Alyona Sergeyeva: Volunteers’ Diaries. Part 2

1 february 2022

Volunteer Alyona Sergeyeva is on a mission to teach children and adolescents how to be environmentally aware. Alyona is a Chief Specialist at the Regional Center of SiburTyumenGas and an Ambassador of the Formula for Good Deeds, SIBUR's social investment program. For several months now she has been busy implementing her proprietary program of eco-workshops she has been running out of a social shelter. During this time Alyona and her team have accomplished a lot. You will find a detailed account of what they have done so far and whether the children liked these workshops in the second part of the "Volunteer Diaries" project (Note: Part One of the diary is available at this link).

The project's highlights

Eco-Workshops is a series of six topic-based classes for the children living in the social housing shelter that is home to children in distress. Some children live there temporarily and so it is impossible to ensure that they will be able to attend all the classes. To make sure that they take something home after each meeting, we have tried to squeeze in as much important information as possible and vary the way we present it so it is not boring for the children. What makes the task ever more daunting is the fact that the children and teenagers participating in the project at the same time represent a broad spread of age groups: currently, the shelter houses children aged 4 to 16. So far, we have been successful with keeping both the youngest and the oldest participants interested and engaged, and so the project has been a success.

Launch of Eco-Workshops. The Eco Class

The first eco-workshop was held in the format of a class that we tried to turn into a lively conversation. And that turned out to be a wise choice! As the topic of environmental protection is a popular theme today, the children came to the class somewhat prepared but we still tried to surprise them with some non-trivial facts. We took them through the history of waste management explaining to them that during the last millennium, waste had not always been removed from cities even causing severe epidemics as a consequence. Together we discussed the fact that although mankind has made serious advances in handling and managing waste, we still need to put in place a circular system of recycling in order to preserve our planet. Next, we examined plastic bottles looking for labels indicating the types of plastic they are made of, and explained how many times they can be recycled. They were surprised to see real pellets of recycled plastics generated at production facilities and items made out of recycled materials, such as clothes made from bottles. The younger kids especially enjoyed learning through their physical contact with the materials by touching and feeling them. At the end of the class, we left the children with three containers for collecting caps, for other types of plastics, and for paper. We made an agreement that the children would either be able to take their recyclables to a collection point or we would pick them up ourselves and take them to a recycling center.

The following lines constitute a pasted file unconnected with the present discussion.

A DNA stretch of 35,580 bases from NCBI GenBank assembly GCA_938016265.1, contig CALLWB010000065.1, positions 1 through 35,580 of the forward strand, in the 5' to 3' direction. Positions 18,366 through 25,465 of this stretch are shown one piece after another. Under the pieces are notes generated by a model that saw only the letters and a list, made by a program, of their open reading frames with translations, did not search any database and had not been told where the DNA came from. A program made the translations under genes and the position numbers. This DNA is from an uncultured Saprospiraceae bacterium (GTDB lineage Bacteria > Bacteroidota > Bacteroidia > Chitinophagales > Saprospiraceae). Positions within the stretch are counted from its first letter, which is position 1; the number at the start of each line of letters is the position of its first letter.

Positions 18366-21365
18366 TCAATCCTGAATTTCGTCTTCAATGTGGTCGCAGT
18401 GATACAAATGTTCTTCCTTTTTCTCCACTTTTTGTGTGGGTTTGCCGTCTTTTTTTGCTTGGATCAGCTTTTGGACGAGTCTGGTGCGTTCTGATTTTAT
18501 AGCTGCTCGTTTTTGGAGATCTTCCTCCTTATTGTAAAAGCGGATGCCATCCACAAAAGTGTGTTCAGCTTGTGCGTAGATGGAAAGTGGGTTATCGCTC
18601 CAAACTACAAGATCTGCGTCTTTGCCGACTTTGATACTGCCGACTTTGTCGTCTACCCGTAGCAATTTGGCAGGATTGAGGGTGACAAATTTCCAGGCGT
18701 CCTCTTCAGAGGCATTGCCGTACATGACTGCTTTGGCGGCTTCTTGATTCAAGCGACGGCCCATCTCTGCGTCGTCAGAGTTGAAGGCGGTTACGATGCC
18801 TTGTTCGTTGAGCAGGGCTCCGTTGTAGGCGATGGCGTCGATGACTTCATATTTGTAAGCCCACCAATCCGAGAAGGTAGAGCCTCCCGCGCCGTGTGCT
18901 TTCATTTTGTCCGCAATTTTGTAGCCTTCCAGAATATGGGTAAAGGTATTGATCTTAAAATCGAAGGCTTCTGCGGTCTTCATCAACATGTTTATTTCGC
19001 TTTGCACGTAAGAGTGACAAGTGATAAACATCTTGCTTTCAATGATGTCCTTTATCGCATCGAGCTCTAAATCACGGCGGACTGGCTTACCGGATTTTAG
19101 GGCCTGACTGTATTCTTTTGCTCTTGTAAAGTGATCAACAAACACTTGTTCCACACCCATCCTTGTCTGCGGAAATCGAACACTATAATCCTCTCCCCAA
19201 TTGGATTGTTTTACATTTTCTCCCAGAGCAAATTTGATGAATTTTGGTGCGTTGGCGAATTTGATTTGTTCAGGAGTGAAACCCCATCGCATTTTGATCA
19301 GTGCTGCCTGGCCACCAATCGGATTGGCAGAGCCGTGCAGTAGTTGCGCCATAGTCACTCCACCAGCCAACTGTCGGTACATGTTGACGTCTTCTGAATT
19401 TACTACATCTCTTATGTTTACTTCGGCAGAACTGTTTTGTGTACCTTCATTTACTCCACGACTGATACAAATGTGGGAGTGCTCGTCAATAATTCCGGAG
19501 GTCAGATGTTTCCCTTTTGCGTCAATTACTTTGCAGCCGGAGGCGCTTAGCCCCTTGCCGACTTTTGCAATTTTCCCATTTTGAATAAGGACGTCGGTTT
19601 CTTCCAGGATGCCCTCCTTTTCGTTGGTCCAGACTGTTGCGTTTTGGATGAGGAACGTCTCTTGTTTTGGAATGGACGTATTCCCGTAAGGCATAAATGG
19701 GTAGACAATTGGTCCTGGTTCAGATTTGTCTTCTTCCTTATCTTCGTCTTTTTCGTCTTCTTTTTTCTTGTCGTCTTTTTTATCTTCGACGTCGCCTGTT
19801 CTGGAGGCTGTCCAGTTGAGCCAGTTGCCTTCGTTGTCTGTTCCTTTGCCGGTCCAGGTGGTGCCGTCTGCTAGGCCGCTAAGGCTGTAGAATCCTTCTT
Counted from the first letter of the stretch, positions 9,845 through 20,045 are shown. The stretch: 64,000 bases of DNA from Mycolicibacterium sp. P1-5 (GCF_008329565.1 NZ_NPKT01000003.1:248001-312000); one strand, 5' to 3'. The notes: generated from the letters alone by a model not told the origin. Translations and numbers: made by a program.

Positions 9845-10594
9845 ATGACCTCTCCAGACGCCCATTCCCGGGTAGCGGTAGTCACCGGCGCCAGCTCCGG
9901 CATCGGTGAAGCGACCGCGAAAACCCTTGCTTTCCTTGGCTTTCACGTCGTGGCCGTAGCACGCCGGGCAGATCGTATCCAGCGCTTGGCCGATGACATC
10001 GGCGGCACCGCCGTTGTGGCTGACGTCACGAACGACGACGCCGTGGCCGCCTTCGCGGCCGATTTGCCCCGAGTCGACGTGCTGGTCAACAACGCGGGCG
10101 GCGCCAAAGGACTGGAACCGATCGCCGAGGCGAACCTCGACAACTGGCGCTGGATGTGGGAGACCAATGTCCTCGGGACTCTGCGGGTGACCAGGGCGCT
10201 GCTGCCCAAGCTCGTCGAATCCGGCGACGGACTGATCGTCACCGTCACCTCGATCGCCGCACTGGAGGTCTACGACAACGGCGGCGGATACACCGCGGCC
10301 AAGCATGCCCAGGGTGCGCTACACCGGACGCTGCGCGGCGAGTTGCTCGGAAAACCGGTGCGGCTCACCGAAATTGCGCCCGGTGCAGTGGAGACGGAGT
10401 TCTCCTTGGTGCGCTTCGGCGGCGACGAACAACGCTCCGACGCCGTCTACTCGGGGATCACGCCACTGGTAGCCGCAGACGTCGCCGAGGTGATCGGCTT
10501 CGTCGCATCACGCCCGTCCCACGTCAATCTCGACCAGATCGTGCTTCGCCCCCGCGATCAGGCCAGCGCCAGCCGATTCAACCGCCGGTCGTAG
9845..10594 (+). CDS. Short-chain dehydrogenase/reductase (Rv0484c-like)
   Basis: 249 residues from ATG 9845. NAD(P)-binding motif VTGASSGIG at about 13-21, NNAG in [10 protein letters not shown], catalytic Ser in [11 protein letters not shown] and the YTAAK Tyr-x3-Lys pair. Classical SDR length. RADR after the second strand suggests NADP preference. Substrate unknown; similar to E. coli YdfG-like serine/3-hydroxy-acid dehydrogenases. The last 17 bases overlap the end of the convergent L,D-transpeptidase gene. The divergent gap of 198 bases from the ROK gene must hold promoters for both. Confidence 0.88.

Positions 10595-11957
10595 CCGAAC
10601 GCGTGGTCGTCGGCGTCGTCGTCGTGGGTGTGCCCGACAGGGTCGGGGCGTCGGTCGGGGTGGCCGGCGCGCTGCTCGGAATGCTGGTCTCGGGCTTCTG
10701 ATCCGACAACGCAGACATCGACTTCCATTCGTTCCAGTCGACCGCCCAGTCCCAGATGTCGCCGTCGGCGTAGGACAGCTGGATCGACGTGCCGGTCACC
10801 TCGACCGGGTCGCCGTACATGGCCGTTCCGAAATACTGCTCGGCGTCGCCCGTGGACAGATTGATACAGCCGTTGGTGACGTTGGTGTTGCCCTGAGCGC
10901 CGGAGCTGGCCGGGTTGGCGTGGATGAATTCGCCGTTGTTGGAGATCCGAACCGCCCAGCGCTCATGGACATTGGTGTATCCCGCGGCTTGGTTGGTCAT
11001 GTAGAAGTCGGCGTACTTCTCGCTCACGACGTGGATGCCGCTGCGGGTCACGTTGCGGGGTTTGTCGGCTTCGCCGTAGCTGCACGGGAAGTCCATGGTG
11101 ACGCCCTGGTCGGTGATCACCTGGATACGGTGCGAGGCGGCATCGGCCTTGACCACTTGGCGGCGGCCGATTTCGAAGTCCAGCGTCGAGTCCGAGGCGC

Master Class: Making Pot Holders Out of Used Bottles

Our second meeting convinced us that the project that we had started was not initiated for nothing: many children remembered our first class and readily answered our questions about the kinds of labels that can be found on plastic packaging and how plastics can be recycled. This time we didn't talk just about recycling, we discussed waste reduction in general. One way to accomplish this goal is by reusing items. The class was organized as a master class and we practiced giving a second lease of life to seemingly useless objects such as plastic bottles that the children converted into planting pot holders and planted plants in them.

Field trip

Initially, the tour of the Metallobaza facility had been scheduled as the very last on our list of activities, but we were fortunate to be able to go there sooner. In addition to our team, the children were escorted by their teacher, the shelter’s director, and a counsellor. The facility specializes in making interesting and useful items out of recyclable materials (in this case, metal), such as sculptures, benches, decorations for parks and gardens, and much more. They even held a mini contest for the children in guessing the purpose of some of the items they make. For example, a huge metal nut that we took for a lantern, turned out to be a bird feeder.


Preparations for our fourth encounter are still underway. It will take the form of an eco-game. As its basis, we will use a board game fully developed at SIBUR. The game will introduce its participants to the laws governing the way ecosystems operate. Right this moment the team is busy adapting the game to the ages of the children from the social shelter. Incidentally, this is not the first product of the company that is going to be used in our project: at our first eco-class we used a special eco-case by SIBUR containing various recyclable products to illustrate the complex processes of plastics recycling. We found some exciting facts about the environment on the company's website at http://втораяжизньпластика.рф, and used them to prepare for our classes. We will add to the SIBUR eco-game some popular playground games where we will be replacing sports equipment with recyclable materials. The children might find this use of objects somewhat unusual, making this game quite a memorable experience for them. Our future plans include holding two more environmental workshops. This time we will create a newsletter on the topic of environmental protection and will build bird and squirrel feeders.